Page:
Studying Power: 5 Ways to Help Your Child Focus, Naturally

by | Updated: December 4th, 2016 | Read time: 4 minutes

Between YouTube and text messages, Facebook and television, peer pressure and Pokémon, children today are pulled every which way—every which way but their studies, that is. Homework is often put off in favor of friends; intellectual pursuits frequently abandoned for fun.

Child Using Study Tips to Improve Focus While Doing Homework |


But the study habits your child cultivates today informs their success in the future, determining how they’ll balance their lives and providing them with a solid foundation to manage the rigors of college and adulthood. Here are 5 fresh ways to enhance your child’s enthusiasm for studying and help them improve focus, naturally:

1. Set the Stage.

Few adults can effectively work against distraction—let alone children, who on the whole would much prefer to play Minecraft than sit down and solve an algorithm. Creating an environment that’s conducive to studying is key to their ability to concentrate—and their willingness to do so.

If possible, to increase concentration, designate a place in your home that’s for studying and studying alone. Ensure that it’s adequately lit, well-ventilated, quiet and organized. Remove electronics from the vicinity, including their smartphone (if they have one). Will they be using a computer? Take precautionary measures: disable email, pop-ups, social media sites, and other on-line forms of diversion. The fewer interruptions they have on the screen and in their surroundings, the better equipped they’ll be to fully immerse themselves in their schoolwork—and absorb their lessons.

2. Establish a Schedule.

Make no mistake about it: children thrive on routine. They might fight you on bath time and bed time, but the fact is they need daily habits to feel grounded, safe, and happy.

The same holds true for their studying regime. Knowing when they will be diving into their homework—and for how long—gives them a sense of autonomy that fosters diligence and ambition. Having a snack after school (or extracurricular activities) before settling into their studies has become the preference for parents for a reason: it often works, and it keeps them from rushing through their homework right before bed, which may contribute to poor sleep and agitation. Create a schedule and stick to it. The self-discipline this nurtures will earn you great thanks in the future.

3. Leverage Rewards.

There’s a vast difference between bribing your teenage daughter into studying for her biology exam with the promise of a mani-pedi and creating a consistent system that aptly and appropriately rewards your child for their efforts.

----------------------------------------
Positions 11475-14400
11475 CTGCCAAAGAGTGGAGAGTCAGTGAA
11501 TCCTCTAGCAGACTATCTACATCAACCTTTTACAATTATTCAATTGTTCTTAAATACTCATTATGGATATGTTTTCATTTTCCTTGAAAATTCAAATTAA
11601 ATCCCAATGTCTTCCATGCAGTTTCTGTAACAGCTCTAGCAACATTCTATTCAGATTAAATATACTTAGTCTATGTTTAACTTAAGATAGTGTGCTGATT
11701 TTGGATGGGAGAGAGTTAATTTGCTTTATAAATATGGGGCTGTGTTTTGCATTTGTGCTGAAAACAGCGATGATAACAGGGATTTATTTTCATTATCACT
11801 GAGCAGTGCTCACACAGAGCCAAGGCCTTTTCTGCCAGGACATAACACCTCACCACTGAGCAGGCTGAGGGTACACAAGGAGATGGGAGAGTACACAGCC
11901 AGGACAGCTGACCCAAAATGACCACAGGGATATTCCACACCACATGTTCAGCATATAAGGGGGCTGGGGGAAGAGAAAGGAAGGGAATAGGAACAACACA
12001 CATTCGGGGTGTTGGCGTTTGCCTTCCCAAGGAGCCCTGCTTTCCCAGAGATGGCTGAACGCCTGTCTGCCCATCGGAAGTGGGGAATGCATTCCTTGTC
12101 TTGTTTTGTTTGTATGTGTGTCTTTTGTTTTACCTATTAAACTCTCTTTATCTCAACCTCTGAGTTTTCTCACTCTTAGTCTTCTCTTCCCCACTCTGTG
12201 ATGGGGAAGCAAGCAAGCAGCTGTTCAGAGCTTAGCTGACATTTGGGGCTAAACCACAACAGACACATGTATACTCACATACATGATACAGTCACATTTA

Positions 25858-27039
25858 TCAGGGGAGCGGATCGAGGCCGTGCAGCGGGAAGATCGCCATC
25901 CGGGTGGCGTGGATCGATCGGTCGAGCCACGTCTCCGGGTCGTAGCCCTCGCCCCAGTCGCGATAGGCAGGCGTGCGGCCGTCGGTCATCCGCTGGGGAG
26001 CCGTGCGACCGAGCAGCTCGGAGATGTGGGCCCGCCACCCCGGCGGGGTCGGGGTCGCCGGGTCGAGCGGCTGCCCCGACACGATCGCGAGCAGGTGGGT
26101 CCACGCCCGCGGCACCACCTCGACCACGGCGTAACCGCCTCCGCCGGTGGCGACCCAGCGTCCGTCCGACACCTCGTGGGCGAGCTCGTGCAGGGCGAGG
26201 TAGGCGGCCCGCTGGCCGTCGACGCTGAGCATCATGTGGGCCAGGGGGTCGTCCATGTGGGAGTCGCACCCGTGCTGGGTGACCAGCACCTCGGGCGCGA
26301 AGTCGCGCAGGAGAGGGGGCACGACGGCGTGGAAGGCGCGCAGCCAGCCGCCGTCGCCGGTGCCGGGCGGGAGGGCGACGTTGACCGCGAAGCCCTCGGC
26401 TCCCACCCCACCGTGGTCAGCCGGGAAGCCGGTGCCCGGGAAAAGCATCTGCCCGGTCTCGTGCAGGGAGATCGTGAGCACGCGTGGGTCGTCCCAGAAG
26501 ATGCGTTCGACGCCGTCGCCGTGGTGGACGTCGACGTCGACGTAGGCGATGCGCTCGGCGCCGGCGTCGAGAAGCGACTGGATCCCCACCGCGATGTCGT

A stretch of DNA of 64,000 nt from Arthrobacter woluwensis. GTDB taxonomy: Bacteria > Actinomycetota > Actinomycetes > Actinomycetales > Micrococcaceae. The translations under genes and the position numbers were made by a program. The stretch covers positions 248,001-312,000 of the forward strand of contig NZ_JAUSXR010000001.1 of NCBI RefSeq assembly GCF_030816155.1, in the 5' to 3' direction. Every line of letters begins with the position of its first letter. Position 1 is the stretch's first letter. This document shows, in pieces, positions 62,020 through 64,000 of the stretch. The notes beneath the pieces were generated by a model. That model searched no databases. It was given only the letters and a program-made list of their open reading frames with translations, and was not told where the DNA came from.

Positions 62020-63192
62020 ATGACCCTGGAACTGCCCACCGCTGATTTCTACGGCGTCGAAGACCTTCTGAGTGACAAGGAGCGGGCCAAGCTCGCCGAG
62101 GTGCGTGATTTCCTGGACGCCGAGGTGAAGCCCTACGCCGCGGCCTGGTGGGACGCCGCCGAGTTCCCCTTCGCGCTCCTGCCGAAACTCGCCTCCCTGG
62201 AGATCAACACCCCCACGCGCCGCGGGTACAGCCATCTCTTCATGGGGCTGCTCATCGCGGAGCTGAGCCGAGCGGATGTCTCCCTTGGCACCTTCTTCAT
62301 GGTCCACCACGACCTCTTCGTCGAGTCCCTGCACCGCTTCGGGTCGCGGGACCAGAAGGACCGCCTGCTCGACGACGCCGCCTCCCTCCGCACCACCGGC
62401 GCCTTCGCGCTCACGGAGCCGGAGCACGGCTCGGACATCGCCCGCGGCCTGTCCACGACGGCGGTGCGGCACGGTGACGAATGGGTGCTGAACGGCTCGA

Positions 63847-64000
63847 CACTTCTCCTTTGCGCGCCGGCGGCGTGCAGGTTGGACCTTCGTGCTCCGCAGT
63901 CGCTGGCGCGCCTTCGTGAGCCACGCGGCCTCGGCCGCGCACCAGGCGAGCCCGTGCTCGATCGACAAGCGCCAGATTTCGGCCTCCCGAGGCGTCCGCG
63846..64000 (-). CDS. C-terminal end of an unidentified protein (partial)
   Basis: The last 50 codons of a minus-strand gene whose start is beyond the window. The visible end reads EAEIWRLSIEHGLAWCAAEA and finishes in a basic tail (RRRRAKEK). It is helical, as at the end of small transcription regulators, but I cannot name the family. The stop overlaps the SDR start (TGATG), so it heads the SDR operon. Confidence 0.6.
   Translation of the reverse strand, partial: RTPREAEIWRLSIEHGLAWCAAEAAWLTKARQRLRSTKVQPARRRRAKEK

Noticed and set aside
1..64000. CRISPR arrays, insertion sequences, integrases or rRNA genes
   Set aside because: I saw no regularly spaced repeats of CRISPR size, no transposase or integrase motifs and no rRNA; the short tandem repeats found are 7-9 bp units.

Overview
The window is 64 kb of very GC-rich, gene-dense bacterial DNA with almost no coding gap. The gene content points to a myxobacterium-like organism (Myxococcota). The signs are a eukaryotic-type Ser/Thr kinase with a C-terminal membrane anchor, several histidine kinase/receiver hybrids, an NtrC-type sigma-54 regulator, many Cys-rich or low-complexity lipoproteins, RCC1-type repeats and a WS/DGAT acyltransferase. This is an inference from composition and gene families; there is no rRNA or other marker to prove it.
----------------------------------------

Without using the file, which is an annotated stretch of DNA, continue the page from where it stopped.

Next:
You needn’t think big when it comes to daily rewards. Finishing their homework assignment without complaint could be awarded with a half-hour of their favorite TV show, time outside or reading a non-required book of their choosing. For larger endeavors—and bigger incentives—consider creating a star chart, where good grades or timely-completed science projects earn them points for something grander: a new video game, a night at the movies or a toy they’ve been coveting. Positive reinforcement motivates and inspires, while also teaching children about balance, pride and determination.

4. Nurture with Nourishment.

“Hangry” caught on quicker than LOL for a reason: a common problem with thinking is low blood sugar levels due to a lack of nutrients, which makes us not only moody and short-tempered but also bleary-eyed and unfocused. Keep your child’s blood sugar on an even keel to help them stay engrossed in all of life’s activities.

Solid proteins like hard-boiled eggs and string cheese naturally maintain proper blood sugar levels, in part because they take time to digest and raise blood sugar (glucose) levels. Likewise, complex carbohydrates such as quinoa, whole wheat crackers and brown rice control hunger and sustain glucose levels, thereby helping to stave off fuzziness and irritation. Vegetables and fruit—particularly antioxidant-rich blueberries, leafy greens, avocados,and beets—are jam-packed with vital nutrients that naturally support the smooth-running of budding brains. To further support your child’s health, consider chromium, an essential mineral that organically encourages healthy blood sugar levels, and a high-quality multivitamin.

As for rewarding your kids with Oreos and ice cream: make sweet treats a once-in-a-great-while occurrence—and use discretion when you do so. Sweets stimulate a surge of sugars into the bloodstream and subsequent surges of insulin, a hormone that attaches to glucose and shuttles it inside cells to be used as energy. In one of nature’s more ironic twists, having a flood of insulin ultimately results in low blood sugar—a crash notorious for turning spirited kids (and adults) into sheer monsters. If your child is craving sugar, hand them one of nature’s many gems. A bowl of strawberries or a crisp apple will satisfy their sweet tooth while keeping them sharp and steady (and you sane).

5. Practice Smart Sleep Hygiene.

Sound dreary? Think again. Sound slumber enriches productivity, wards off illness, improves mood and boosts brain power. Children especially need solid, adequate sleep—as in 9 to 11 hours per night—to support their rapid mental and physical development.

And yet, thanks to instant messaging, Double Chocolate Chip Frappuccinos, gaming, and super-full schedules, kids today are getting less shut-eye than ever. When your child is short on sleep, they’re more prone towards making mistakes on everything from exams to sporting activities, while upping their risk of anxiety, depression and obesity. Be firm with their sleep schedules—even on the weekends—and ensure they unplug at least an hour before bedtime. The fuss they make tonight will be forgotten when they wake up refreshed tomorrow, eager to learn and to move up in this thing called life.